I spend a lot of time online – I mean, this website (and others!) exist! That said, my goal is for it to be my source of income, as well as something fun to do.
I do already have some income to brag about from online schemes, but nowhere near enough – yet! – to live on. In part, I hope this will be a delightful record to look back at, once I am living off internet income. In part, though, I love the idea of helping others generate an online-based income, as well!
Active vs. Passive Income
There is no such thing as truly passive income, except possibly inheritance. Instead of active and passive, I think of these two categories of income as trading-hours-for-cash and separated-hours-from-cash. Active income, like tutoring, involves working at a rate-per-hour for a set number of hours. Ultimately, you are limited by the number of hours in a day, week, or lifetime.
So-called passive income still involves work, but the ratio between time and payout isn’t so clear. Passive income, like advertising fees on this very website, involve a set amount of work – building a website – that could then involve payout (theoretically) forever, or as long as the systems remain in place.
Passive income, therefore, involves work that is separate from an obvious payment, but is key to building what we’ll call passive potential. Writing a post for a blog is building passive potential. Writing a book is building passive potential.
How much passive potential one must build up before it starts to pay out is a topic of much debate. General opinion, however, reflects that it must reach a certain threshold to earn anything, at all. One source I saw suggested a website is worthless until it has 1,000 posts, minimum.
Google AdSense, for example, won’t pay until you earn $100 through embedded ads, which could take months for a blog with relatively low readership.
My Active Earnings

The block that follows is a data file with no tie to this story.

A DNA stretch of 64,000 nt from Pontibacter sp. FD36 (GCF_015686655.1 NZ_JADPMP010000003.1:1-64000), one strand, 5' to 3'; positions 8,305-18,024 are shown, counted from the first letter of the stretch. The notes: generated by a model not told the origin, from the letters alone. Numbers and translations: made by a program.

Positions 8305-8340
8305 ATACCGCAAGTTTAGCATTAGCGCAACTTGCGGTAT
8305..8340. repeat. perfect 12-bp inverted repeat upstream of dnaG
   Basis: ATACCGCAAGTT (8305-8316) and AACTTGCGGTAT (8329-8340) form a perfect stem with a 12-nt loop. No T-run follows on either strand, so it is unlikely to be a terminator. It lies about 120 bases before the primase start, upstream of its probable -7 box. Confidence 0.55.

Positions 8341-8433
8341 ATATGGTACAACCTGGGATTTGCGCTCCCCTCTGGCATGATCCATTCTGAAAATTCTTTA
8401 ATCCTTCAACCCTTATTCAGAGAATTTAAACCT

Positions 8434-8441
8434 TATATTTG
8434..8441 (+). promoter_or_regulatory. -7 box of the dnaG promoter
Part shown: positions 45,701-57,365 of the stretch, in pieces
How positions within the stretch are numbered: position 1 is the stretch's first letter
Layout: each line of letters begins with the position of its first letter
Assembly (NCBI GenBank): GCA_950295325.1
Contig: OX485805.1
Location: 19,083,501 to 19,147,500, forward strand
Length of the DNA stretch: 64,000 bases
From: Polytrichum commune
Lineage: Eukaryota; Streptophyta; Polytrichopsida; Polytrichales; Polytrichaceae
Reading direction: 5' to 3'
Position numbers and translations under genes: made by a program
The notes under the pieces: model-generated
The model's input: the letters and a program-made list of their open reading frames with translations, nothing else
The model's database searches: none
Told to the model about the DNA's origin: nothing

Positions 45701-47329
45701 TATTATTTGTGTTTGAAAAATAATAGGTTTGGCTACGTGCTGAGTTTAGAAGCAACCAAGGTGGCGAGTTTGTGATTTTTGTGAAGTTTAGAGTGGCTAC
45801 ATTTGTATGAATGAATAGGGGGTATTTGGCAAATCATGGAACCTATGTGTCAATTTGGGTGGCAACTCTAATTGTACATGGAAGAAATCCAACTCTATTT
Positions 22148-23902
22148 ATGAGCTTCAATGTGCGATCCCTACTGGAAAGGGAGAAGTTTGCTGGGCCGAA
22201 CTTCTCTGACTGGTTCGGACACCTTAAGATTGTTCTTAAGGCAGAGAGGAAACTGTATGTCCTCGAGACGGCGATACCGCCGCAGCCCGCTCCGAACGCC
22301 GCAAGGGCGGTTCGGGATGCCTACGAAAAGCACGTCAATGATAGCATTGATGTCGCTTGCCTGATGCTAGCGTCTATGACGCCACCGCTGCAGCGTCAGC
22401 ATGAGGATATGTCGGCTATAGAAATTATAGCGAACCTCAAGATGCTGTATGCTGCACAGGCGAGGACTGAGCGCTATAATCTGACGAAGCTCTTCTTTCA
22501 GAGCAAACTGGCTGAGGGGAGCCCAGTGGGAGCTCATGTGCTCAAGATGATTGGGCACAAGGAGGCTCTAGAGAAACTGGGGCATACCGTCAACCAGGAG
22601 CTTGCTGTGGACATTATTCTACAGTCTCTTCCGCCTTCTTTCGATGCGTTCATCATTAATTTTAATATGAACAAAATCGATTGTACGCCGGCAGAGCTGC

Right now, I charge $40/hour through Wyzant, which means I get $30/hour after fees. I tutor both online and in-person, and it seems silly to me that I earn the same rate whether I drive to your house or not. I also figure I could increase my hourly rate and probably not lose much business.
I’ve only taught a few hours with Outschool, but I’ve averaged $25-35/hour of actual teaching. I recommend them, for sure, but they sort of blur the line between passive and active income. That said, I actually get paid for the hours I teach, not the hours of prep that I do – and I can teach multiple classes from one round of prep. I believe that the more success I have on Outschool, the more I can charge/earn for a single hour, the higher these numbers will get.
(Social proof matters on websites like Outschool and Wyzant. People want to see that others have had a good experience with you, gotten their money’s worth, before they sign up to learn from you. Which means that once you accumulate reviews and ratings, you can theoretically charge more.)
Currently, this is the most disappointing aspect of my portfolio, but the area with the greatest potential. I generally earn a few dimes every time someone clicks a Google Ad on this website, but my current average is 0 clicks per day. More total views would increase how many clicks I get, but this is unlikely to ever be over $1/hundred views. (Note: more views will lead to more clicks, but that’s true for all of these passive approaches. More views is always a good thing.)
Affiliate sales are kind of like ads in that I add a link to my stuff (website or Twitter or whatever), someone likes what they see, clicks that link, and goes to buy something from a whole ‘nother website entirely. Right now, I’m averaging $0.00/hundred views on all my affiliate sales, so again – the potential can only go up from here.
Product sales are, in my opinion, the most promising. Because unlike ads and affiliate sales, I get to keep the entire price of whatever gets sold. Tons of internet-income-gurus talk about writing an e-book and selling it forever and ever, and I’ll admit: I like the idea of getting paid multiple times for work I did once.
Currently, though, I have no products to sell – so this might be my highest priority, for the time being.
Building Passive Potential
I need to build an online audience of raving fans, people who look forward to reading what I write and seeing what I post. Sure, I can check how many views I’m getting on a piece of media, but I also need to build an email list and a community of students on Outschool – the more, the merrier.
Which means I need to produce content, on Outschool, on my blog, even on Twitter – consistently. Right now, I’m not giving myself credit for building passive potential, and that should change. (Is changing, in fact, with the writing of each and every post.) I need to focus more time on course design and on creating something worth selling.
Wish me luck!